How Medicine Advances Redux

How Medicine Advances Redux

Randomized clinical trials (RCT’s) are the worst form of  research except all the others that have been tried. ~Sir Winston Churchill

As a rule, those who object to RCT are those whose pet ideas are disproved by RCTs. Often the response of practitioners of pseudo-medicine to the results of negative trials for their idee fixe is to try and kill the messenger. There was a case in point today.

In answer to the question “What scientific idea is ready for retirement?”, Dr. Dean Ornish responds Large Randomized Controlled Trials. BTW, I see through the interwebs that Orac is discussing the issue as well at Respectful Insolence. Orac has discussed Ornish in the past:

“…his (Ornish) claim to fame is the use of very low fat diets, along with major lifestyle alterations, to effect changes in health. The reason that I find Dr. Ornish perhaps the least objectionable is that at least he tries to do science. It’s preliminary science, and usually the controls aren’t the greatest, but it is for the most part science. My main beef with him is how he represents that science to the public.”

Ornish’s basic argument about RCT’s is the Barbie lament: RCT’s are tough. He lists a few ways complications and bias could enter into large trials concerning his favorite topic, diet and lifestyle, to make their interpretation difficult or the results negative. He seems to prefer small clinical trials since they are more likely to prove him correct:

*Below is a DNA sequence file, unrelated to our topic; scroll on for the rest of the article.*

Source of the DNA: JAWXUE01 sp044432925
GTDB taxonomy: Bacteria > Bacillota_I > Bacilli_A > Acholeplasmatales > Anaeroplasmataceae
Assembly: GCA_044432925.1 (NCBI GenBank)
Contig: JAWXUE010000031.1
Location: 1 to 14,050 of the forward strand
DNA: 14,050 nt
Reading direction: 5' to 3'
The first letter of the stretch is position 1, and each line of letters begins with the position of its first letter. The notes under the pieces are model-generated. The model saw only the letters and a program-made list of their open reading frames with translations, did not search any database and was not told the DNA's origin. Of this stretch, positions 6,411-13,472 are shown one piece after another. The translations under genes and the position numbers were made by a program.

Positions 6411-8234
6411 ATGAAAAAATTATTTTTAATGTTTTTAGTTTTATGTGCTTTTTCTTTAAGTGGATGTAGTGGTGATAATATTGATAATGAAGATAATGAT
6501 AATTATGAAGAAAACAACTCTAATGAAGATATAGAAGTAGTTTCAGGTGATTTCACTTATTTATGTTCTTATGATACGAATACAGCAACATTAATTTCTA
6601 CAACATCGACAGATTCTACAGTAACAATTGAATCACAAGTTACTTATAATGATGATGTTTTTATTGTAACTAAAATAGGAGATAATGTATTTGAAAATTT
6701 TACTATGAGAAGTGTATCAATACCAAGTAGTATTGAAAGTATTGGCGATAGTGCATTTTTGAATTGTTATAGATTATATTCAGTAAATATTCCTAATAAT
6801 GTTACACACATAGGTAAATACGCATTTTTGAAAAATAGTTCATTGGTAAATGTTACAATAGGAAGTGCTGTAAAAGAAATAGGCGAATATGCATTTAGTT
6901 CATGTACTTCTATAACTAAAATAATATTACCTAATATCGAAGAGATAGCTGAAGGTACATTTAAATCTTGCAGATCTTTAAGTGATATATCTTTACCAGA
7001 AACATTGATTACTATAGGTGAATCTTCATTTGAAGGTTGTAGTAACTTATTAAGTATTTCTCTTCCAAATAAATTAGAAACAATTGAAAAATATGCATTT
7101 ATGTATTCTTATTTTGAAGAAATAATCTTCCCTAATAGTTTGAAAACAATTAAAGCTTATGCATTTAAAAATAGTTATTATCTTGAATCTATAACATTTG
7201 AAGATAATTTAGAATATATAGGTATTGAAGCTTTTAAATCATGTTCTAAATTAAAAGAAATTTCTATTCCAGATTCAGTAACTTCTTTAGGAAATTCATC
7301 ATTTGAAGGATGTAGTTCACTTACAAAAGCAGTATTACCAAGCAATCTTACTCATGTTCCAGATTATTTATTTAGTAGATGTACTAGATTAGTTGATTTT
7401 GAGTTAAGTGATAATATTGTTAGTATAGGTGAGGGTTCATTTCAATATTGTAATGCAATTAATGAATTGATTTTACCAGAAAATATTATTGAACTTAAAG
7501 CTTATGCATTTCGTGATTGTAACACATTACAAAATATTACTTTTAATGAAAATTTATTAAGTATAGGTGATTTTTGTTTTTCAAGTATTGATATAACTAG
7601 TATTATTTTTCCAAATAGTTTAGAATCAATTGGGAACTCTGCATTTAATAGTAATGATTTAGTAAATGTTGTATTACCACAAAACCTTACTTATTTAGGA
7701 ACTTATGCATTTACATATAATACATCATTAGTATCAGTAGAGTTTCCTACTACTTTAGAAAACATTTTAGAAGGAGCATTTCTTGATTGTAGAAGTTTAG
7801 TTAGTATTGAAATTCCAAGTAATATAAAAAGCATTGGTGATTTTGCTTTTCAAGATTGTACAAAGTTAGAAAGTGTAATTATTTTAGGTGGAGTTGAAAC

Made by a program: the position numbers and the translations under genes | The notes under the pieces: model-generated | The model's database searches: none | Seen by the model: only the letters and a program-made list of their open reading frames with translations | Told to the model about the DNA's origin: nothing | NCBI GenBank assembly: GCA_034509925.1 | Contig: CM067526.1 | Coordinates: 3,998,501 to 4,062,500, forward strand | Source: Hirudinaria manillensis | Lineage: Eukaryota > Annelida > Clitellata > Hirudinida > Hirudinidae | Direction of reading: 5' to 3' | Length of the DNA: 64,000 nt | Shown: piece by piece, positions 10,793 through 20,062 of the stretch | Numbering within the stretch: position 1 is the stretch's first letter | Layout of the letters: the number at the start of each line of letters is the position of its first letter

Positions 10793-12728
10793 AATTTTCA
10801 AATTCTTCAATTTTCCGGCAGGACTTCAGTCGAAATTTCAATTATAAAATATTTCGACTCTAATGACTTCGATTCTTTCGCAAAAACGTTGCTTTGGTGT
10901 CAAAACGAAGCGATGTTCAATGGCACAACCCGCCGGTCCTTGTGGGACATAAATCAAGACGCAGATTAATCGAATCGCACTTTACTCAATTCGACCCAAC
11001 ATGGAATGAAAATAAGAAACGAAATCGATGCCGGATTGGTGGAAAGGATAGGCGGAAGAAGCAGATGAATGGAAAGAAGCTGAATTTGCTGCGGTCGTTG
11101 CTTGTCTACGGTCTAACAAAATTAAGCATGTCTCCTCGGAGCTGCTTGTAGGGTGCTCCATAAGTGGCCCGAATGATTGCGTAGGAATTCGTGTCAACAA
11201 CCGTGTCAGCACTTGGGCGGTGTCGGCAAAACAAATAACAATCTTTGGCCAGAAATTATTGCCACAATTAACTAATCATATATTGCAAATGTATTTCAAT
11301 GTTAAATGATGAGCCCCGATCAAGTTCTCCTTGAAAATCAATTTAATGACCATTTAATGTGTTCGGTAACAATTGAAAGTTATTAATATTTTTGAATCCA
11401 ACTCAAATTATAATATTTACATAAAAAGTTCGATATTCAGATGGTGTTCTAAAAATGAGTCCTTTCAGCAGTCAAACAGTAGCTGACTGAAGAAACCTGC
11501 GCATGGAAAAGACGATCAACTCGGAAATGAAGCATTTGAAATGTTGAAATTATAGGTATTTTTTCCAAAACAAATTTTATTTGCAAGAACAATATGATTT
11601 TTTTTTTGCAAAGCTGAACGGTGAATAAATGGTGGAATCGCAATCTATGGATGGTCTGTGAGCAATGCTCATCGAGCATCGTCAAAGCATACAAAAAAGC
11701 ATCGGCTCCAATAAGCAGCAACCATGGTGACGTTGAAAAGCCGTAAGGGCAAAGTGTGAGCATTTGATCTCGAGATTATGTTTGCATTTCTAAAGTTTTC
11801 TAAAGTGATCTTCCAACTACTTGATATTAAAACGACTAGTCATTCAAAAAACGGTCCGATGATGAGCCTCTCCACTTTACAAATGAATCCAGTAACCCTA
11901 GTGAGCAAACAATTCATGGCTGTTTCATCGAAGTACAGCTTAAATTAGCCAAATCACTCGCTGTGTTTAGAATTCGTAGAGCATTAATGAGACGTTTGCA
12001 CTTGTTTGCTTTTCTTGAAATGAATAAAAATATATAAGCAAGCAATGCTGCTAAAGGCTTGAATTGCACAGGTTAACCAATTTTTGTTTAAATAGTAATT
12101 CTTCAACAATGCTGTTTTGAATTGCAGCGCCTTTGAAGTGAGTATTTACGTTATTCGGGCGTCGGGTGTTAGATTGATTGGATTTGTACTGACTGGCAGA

“Paradoxically, a small study may be more likely to show significant differences between groups than a large one.”

It is true. Clinical trials on complex topics can be tough to accomplish and interpret. But the solution is not to abandon RCT’s, but work to make clinical trials better, improving the gold standard, not diluting it.

I prefer approach of the Clinical Infectious Disease, How Medicine Advances:

“Kumar et al. , whose study is published in this issue of Clinical Infectious Diseases, are to be commended for refusing to bow to any of the complexities reputed to make clinical trials impossible. In Uttar Pradesh, India’s most populous and poorest state, Kumar and colleagues sustained over 3 years the first randomized, placebo-controlled, doubled-blind trial of ribavirin for the treatment of the most vulnerable patients—children (age, 6 months to 15 years)—to be hospitalized with acute febrile encephalopathy, and they performed seroreactive testing for IgM anti- bodies to Japanese encephalitis virus. By so doing, they established that oral ribavirin, at the dosage used in their study, did not improve either early or late outcomes . By demanding scientific justification for investment in this mode of therapy, they have both encouraged searches for more-effective interventions and prevented the expenditure of scarce resources ineffectively. Both faith and science are important components of the art of medicine. We ought not to mistake one for the other.”

Medicine advances with the tools of science are used to discover an approximation of truth rather than to confirm pre-existing bias.

Points of Interest: 1/15/2014
Points of Interest: 1/14/2014

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